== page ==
I worked for a company that competed in the real-time financial information. Basically, we ingested all of the quotes for stocks, commodities, forex and government debt from every source in the world. We consolidated it and presented it to our customers very fast (sub one second). One time, we went through a major rewrite of our user interface mostly so our sales people would have something cool to show off. Meanwhile, Micheal Bloomberg was cleaning our clocks without changing his clunky, text-driven, interface a bit. The 'Bloomberg Box' had the same interface using the same commands almost from it's inception and his customers loved it. As he put it, the customers just wanted answers. He used to say that no trader ever went home and said, "Honey, I lost a billion dollars today but it's ok because the user interface was really cool." My point is that just because something can be changed doesn't mean it should be changed. Those Bloomberg customers knew that they could time in the same few cryptic keystrokes and get the same report so it was worth learning what the commands were. On the other hand, we kept re-arranging the deck chairs and just made our customers mad.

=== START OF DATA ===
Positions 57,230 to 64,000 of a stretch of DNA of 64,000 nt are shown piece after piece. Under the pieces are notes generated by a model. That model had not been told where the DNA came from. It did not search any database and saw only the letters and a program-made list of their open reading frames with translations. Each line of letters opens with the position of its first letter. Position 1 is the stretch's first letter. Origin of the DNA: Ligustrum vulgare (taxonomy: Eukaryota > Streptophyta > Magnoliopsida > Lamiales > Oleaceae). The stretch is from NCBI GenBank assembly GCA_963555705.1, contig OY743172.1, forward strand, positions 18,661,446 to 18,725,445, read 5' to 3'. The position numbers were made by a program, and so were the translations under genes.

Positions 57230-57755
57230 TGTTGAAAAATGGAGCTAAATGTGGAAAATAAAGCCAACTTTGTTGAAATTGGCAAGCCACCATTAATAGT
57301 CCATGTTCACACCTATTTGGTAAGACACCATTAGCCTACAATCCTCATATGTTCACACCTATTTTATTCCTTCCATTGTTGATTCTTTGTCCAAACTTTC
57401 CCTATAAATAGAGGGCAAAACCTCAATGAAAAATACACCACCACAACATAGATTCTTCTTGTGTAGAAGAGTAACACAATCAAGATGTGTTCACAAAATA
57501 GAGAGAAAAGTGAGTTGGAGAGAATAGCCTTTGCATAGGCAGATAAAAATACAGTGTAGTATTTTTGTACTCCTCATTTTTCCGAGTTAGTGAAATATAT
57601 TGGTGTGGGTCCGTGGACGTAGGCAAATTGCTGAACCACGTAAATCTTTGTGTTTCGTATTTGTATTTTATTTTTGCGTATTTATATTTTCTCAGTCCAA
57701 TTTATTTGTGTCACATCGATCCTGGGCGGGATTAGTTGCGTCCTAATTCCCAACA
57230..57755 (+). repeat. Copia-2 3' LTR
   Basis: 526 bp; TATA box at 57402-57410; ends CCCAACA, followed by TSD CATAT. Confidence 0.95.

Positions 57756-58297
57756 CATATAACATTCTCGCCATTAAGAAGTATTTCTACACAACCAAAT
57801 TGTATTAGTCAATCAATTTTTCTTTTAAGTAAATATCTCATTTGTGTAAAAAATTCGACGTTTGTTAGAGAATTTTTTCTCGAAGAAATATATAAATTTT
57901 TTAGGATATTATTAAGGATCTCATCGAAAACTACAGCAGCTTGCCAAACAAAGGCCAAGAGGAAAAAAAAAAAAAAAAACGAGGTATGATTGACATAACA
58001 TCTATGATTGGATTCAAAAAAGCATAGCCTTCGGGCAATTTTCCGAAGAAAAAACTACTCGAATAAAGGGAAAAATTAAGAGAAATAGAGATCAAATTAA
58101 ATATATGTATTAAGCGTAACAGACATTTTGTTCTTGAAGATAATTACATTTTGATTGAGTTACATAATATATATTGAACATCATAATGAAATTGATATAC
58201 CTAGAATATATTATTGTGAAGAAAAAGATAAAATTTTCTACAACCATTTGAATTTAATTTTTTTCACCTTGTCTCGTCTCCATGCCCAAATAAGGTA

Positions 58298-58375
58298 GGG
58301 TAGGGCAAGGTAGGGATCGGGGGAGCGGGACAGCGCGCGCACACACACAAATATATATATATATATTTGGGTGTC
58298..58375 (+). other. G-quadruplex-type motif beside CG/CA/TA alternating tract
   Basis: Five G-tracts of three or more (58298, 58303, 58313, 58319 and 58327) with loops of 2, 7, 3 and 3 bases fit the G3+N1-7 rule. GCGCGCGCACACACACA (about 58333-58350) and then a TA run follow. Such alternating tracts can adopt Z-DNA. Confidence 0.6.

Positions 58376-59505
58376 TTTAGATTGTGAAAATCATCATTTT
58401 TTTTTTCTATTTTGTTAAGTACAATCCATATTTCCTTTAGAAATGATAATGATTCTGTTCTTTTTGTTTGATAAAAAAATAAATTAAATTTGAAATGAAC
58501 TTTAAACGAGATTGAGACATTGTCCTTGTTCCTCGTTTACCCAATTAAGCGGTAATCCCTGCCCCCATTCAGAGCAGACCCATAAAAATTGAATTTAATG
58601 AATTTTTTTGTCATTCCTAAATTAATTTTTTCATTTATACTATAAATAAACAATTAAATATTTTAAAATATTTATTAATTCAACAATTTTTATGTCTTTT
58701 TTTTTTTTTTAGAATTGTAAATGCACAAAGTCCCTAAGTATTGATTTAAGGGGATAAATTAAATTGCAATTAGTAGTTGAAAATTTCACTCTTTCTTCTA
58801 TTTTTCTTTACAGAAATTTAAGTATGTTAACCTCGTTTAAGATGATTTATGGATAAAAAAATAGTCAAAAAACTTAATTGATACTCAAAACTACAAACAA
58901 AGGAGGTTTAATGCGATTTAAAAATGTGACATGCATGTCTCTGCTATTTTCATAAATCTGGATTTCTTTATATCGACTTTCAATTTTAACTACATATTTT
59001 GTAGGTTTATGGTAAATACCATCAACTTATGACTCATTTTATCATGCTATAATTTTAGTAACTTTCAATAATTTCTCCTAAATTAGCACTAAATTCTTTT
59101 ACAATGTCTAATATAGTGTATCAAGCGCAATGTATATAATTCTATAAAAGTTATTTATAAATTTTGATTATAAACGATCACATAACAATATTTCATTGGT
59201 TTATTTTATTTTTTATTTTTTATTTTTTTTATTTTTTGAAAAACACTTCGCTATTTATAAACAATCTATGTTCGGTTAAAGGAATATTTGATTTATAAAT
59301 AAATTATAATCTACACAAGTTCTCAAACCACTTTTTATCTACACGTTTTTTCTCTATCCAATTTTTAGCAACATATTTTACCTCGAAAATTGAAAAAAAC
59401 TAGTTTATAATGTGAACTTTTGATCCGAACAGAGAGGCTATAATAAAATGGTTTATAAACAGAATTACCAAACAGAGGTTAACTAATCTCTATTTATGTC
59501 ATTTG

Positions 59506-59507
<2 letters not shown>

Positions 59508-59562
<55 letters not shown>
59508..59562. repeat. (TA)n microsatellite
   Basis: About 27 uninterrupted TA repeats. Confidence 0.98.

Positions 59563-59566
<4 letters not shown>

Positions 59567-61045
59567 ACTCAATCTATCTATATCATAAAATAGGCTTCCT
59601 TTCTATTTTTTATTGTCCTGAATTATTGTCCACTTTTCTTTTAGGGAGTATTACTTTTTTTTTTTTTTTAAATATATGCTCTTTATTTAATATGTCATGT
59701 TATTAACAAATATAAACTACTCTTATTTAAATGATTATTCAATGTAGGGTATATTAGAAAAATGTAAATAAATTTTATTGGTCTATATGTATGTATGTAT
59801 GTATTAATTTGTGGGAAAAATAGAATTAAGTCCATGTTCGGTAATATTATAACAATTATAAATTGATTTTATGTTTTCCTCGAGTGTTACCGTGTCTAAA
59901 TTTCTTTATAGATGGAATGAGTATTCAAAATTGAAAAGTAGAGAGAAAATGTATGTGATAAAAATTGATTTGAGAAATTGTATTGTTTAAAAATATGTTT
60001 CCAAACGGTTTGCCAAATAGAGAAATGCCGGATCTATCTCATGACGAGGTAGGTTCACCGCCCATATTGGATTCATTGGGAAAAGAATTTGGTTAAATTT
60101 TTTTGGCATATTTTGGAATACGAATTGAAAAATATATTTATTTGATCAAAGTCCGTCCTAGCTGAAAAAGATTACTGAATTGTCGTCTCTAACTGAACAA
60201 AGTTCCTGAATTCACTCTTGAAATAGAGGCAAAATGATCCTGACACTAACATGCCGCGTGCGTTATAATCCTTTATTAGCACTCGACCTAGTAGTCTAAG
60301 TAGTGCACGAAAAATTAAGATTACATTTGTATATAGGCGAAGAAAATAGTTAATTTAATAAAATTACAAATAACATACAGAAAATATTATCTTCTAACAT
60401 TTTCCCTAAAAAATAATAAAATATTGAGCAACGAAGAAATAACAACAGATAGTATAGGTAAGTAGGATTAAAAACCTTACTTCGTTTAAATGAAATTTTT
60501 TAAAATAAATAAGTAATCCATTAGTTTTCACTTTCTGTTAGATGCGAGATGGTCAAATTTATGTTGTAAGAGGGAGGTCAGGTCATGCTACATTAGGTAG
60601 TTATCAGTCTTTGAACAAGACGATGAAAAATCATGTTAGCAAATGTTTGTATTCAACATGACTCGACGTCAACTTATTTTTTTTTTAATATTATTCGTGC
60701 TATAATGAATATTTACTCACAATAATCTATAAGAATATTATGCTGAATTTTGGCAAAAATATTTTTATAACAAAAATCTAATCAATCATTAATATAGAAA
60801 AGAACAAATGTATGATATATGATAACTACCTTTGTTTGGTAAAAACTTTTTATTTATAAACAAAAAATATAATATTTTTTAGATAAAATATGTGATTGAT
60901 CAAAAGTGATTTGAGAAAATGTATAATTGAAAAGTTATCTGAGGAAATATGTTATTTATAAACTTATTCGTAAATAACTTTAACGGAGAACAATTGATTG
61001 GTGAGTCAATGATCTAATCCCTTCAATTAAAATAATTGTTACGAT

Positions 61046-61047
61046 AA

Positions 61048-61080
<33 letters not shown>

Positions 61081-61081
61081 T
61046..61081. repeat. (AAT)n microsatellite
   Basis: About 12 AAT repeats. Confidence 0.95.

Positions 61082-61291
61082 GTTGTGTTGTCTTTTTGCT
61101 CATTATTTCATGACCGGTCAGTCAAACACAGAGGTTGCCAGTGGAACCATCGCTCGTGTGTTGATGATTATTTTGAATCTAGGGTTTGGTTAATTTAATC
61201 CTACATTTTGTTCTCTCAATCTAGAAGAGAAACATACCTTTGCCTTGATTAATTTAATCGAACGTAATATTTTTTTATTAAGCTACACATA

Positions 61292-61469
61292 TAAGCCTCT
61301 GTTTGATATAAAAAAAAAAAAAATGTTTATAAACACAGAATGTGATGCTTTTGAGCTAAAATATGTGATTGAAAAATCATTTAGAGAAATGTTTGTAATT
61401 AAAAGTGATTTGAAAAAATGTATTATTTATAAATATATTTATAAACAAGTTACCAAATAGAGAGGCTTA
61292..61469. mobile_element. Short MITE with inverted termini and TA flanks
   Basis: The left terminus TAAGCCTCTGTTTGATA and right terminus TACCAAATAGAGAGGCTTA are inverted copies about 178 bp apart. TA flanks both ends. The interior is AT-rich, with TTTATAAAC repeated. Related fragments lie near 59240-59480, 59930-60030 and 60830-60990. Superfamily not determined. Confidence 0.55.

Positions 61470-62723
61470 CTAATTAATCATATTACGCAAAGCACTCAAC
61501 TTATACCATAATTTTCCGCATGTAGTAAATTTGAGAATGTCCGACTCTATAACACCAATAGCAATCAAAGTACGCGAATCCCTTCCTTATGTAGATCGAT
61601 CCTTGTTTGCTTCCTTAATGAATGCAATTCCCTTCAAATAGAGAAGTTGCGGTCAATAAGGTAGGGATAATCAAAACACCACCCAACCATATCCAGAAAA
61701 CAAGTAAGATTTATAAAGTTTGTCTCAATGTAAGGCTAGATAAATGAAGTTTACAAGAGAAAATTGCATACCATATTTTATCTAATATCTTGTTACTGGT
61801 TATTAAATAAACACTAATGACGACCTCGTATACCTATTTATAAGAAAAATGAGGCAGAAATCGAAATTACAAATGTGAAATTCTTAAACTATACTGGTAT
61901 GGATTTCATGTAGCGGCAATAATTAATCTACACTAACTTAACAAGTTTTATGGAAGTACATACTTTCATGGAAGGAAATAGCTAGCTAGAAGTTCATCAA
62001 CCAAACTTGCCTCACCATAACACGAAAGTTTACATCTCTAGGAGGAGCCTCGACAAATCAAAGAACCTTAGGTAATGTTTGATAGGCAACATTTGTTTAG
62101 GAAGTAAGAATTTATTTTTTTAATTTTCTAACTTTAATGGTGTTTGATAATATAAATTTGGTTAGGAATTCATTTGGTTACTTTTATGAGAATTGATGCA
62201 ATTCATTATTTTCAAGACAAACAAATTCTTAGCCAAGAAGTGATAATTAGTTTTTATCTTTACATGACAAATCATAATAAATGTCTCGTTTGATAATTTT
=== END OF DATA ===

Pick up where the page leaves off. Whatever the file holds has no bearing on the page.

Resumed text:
Another Bloomberg story (not political). I was in NY once and a sales guy offered to take me to a trading floor. We show up and have to wait for 45 minutes until some guy gets out of a meeting. While we were waiting, a Bloomberg guy shows up and they waved him on in. Inside, the trading floor almost came to a halt. They gathered around this guy like groupies around a rock star. That's because the Bloomberg salesman never showed up without some sort of gift. He always had a little tip or trick or new report that would help these traders make money. We finally got in but the floor didn't notice because our sales guy just showed up around contract renewal time or to help resolve a problem.